What does Comcast's proposed marriage with NBC Universal mean for small cable companies?
"Nothing good," said Matthew Polka, president and CEO of the American Cable Association.
Polka (pictured here) said the merger will consolidate major programming assets, presenting "a serious threat to the financial stability of smaller operators."
ACA represents about 900 small operators, some of which provide services to only a few hundred customers. Its members provide television, phone and Internet services, often in areas not served big firms like Comcast, Time Warner Cable or Cablevision. They don't have ties to content companies such as Disney, so they have to negotiate with the larger content providers access to cable programming, Polka said.
"Now they're negotiating with a company that is potentially their competitor," Polka said. "That broadcaster we're dealing with is in some cases our competitor."
He says smaller companies pay "significantly more" for programming than larger companies because they don't have large numbers of customers to leverage in the negotiations. They can only promise content providers that a smaller number of eyeballs will watch the programs, so they end up paying more to carry those programs. Polka estimates smaller operators pay 271 percent more per subscriber for broadcast programming.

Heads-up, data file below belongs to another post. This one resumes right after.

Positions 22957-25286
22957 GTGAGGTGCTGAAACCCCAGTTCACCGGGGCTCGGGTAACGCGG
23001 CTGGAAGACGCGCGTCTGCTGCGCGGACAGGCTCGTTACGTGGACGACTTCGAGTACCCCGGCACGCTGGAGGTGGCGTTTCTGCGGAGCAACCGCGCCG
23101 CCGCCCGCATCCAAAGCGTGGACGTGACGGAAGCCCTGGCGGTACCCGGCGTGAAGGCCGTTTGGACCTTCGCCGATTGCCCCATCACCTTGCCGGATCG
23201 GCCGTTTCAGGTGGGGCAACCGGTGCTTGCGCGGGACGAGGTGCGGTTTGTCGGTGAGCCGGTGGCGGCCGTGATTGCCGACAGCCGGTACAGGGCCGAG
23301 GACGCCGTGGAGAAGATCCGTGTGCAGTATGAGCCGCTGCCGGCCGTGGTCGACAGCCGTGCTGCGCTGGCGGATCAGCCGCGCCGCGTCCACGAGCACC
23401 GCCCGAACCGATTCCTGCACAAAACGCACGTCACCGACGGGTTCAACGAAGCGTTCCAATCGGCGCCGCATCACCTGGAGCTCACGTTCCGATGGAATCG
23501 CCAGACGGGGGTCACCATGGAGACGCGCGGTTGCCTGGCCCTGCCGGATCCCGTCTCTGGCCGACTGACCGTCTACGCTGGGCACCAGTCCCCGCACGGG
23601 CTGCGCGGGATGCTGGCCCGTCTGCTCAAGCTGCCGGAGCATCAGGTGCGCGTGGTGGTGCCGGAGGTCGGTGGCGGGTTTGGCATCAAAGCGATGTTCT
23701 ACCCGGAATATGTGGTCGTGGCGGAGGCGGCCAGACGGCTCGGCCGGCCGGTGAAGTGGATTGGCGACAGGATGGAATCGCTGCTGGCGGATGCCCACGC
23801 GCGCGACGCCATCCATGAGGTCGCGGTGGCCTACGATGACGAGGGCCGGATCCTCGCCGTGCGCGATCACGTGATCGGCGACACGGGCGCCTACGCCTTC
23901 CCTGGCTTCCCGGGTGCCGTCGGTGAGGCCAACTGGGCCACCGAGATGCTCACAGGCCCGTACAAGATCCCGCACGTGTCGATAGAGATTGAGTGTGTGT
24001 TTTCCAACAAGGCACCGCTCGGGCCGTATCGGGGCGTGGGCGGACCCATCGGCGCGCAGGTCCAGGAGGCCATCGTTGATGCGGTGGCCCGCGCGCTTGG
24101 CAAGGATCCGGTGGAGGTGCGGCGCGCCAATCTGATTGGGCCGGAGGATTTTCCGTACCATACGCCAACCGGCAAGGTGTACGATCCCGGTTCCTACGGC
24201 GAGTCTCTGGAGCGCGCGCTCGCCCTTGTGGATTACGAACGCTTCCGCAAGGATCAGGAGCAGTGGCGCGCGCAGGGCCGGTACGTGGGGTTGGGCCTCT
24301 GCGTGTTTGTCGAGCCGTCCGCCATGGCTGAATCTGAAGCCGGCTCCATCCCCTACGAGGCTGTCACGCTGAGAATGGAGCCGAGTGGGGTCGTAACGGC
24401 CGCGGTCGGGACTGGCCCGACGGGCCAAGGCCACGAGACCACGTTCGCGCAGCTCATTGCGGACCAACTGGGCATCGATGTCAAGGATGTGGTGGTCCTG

And that could have an adverse impact on broadband networks.
"If they have to take capital and put it into higher and higher programming fees, broadband services won't be expanded," Polka said.
Polka also worries that Comcast's large market share of residential broadband lines could create a conflict of interest. Comcast would acquire NBC's stake in online-only content channels such as Hulu.com.
Now that Internet services are so much more robust, "content is delivered almost directly now via the Internet," he said. "You don't have to be a cable subscriber to get the same content. Comcast can come to our members and say 'you don't need cable, all you need is Internet.'"
He says Comcast's public interest commitments simply aren't enough. "There are big gaping holes through which you can run a Comcast bucket-truck," he said.
When asked about these concerns, Comcast says competitors will have access to its programming and content because it wants to reach as large an audience as possible. Details should be filed with the FCC, as well as the Justice Department or FTC, early next year.